I made my dough in a the food processor.  TO BE FAIR: I have seen many chefs do this.  AND- the processor even has a “Dough” button, so you kind of have to use it.  Your basic pasta dough is flour, eggs, a pinch of salt and a little drizzle of olive oil.

Dough formed into a ball post-processor

Next the dough gets kneaded by hand for about 5 minutes until its stretchy and shiny.   Cover with a bowl and let it rest for 20 minutes.  Now roll out the dough to about 1/4-1/8 inch thickness.  Because I did not (yet!!) have a pasta roller,  I used a rolling pin and tried to get it as thin as possible.  Which took some work.  I told myself that having thicker pasta would just add to its charm.

Cutting the dough into tagliatelle

I cut the dough into wide strips which makes it, I think, tagliatelle.  Tagliatelle of random, inconsistent lengths, but tagliatelle nonetheless.  I separated the pieces and left them to dry on the counter while I made the sauce.  Other than the difficulty of rolling, this was pretty simple.

Drying tagliatelle. Charmingly rustic. Right?

NOW: hitting the sauce.

I used the basics of two different Italian recipes to make my Bolognese sauce.  First, this recipe from Mario Batali and this recipe as well.   By this point you’ve probably noticed that I almost always look at more than one recipe.  I like to find the commonalities that make a true Bolognese sauce versus the individual spin a chef may put on a recipe of their own.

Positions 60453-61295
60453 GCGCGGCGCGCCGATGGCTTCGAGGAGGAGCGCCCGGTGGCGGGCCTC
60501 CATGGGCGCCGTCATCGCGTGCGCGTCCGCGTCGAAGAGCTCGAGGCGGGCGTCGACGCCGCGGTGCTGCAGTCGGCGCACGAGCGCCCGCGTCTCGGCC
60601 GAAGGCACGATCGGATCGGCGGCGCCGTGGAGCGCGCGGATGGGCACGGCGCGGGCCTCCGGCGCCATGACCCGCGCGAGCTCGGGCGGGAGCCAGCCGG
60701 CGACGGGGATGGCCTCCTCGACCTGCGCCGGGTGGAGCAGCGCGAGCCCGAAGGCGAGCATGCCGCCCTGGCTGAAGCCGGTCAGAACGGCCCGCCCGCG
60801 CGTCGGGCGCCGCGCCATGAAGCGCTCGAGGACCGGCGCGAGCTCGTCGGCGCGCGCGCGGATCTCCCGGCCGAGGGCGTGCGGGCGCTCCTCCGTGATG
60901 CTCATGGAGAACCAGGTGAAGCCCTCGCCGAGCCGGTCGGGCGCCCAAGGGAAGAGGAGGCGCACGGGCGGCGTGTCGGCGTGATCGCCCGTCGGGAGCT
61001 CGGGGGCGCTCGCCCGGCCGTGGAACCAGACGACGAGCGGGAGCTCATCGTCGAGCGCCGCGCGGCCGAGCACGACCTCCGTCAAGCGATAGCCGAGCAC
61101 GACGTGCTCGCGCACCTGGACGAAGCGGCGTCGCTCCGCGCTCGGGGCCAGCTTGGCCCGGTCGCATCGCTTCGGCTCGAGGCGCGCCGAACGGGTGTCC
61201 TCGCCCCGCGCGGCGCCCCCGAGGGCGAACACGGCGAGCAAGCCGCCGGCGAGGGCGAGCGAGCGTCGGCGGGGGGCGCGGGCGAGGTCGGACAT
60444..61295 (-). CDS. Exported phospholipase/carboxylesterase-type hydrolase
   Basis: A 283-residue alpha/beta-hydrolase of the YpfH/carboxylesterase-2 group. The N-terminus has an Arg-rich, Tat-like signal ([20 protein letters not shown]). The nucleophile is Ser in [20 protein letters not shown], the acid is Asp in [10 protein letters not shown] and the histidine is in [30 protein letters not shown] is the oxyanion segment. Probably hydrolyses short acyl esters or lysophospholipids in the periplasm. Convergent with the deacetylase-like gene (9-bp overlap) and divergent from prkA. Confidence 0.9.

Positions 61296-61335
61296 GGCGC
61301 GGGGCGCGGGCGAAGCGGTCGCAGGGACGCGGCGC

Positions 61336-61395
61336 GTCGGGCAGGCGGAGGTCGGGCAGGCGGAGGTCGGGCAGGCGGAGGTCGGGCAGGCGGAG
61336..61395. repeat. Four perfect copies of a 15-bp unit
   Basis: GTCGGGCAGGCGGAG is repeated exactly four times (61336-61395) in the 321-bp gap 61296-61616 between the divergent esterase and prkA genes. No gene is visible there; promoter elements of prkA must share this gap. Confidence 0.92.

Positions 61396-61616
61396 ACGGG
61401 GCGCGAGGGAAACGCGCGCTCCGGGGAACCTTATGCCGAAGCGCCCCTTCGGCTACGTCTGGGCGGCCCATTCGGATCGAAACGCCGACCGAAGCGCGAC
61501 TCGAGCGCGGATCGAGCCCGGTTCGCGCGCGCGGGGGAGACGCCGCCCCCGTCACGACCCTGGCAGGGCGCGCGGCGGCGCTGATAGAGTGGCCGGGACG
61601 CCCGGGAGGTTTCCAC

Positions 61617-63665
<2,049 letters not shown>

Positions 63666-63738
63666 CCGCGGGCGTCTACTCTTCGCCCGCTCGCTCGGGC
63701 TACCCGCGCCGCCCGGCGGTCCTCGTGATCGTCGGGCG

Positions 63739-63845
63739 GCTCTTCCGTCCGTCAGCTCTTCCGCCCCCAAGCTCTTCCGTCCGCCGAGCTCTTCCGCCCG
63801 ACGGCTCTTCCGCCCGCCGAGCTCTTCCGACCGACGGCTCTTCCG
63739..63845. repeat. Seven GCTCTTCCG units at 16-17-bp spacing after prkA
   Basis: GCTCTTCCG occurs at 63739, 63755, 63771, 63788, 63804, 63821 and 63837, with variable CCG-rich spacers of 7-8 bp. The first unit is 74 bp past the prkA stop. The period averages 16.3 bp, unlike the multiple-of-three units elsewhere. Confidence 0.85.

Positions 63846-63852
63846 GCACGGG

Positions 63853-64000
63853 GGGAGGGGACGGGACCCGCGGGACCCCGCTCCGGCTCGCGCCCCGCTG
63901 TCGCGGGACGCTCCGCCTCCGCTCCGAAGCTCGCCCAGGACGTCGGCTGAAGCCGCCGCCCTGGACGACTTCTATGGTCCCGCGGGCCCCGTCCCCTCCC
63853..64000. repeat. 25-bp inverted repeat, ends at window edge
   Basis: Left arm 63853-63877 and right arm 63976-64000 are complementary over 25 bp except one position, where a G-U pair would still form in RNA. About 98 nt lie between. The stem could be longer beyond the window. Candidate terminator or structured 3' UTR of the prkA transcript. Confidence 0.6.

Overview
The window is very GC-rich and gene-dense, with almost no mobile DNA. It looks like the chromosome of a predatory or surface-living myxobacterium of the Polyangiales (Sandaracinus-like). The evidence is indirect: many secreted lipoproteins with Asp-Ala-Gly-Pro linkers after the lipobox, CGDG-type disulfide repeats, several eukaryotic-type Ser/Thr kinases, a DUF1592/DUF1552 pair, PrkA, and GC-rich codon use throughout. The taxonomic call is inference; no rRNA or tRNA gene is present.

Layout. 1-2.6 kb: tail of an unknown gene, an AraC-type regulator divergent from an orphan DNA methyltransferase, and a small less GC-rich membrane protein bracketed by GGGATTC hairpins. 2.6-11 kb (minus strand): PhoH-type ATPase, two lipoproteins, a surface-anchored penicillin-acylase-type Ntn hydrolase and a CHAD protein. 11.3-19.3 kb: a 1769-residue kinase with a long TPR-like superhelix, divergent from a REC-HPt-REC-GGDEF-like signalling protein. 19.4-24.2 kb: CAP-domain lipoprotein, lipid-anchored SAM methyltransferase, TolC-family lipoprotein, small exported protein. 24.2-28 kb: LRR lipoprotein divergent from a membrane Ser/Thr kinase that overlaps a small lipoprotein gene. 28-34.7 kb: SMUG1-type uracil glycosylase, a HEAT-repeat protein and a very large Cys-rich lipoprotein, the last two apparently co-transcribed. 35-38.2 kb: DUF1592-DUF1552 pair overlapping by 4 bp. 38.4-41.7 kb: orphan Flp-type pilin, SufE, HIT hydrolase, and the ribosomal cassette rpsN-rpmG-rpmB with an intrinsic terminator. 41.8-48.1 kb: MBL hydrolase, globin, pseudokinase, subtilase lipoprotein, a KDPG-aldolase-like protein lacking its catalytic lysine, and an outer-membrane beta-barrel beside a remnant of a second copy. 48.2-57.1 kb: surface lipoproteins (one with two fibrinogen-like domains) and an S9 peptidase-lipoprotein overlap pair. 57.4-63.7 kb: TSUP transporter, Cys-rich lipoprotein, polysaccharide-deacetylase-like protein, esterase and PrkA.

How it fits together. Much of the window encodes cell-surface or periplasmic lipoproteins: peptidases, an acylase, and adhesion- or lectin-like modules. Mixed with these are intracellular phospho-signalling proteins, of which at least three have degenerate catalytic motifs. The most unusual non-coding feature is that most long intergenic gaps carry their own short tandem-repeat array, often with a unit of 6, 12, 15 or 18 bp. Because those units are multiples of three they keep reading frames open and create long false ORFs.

In this case you find the common ingredients: bacon, red wine, onion, celery, carrots, ground meat.  And the basic steps: saute, sweat, deglaze, simmer.   Get it?

Start by sauteing and sweating the veggies:

Cooking the veggies til soft

Next add the meats and brown, then the milk:

Browned meat plus milk

Now you add tomatoes, wine, and cook for as long as you can stand it. I think I lasted a little over an hour, then it just smelled TOO GOOD.  You can also consult your sous chef, lingering veeeeerrrrry closely: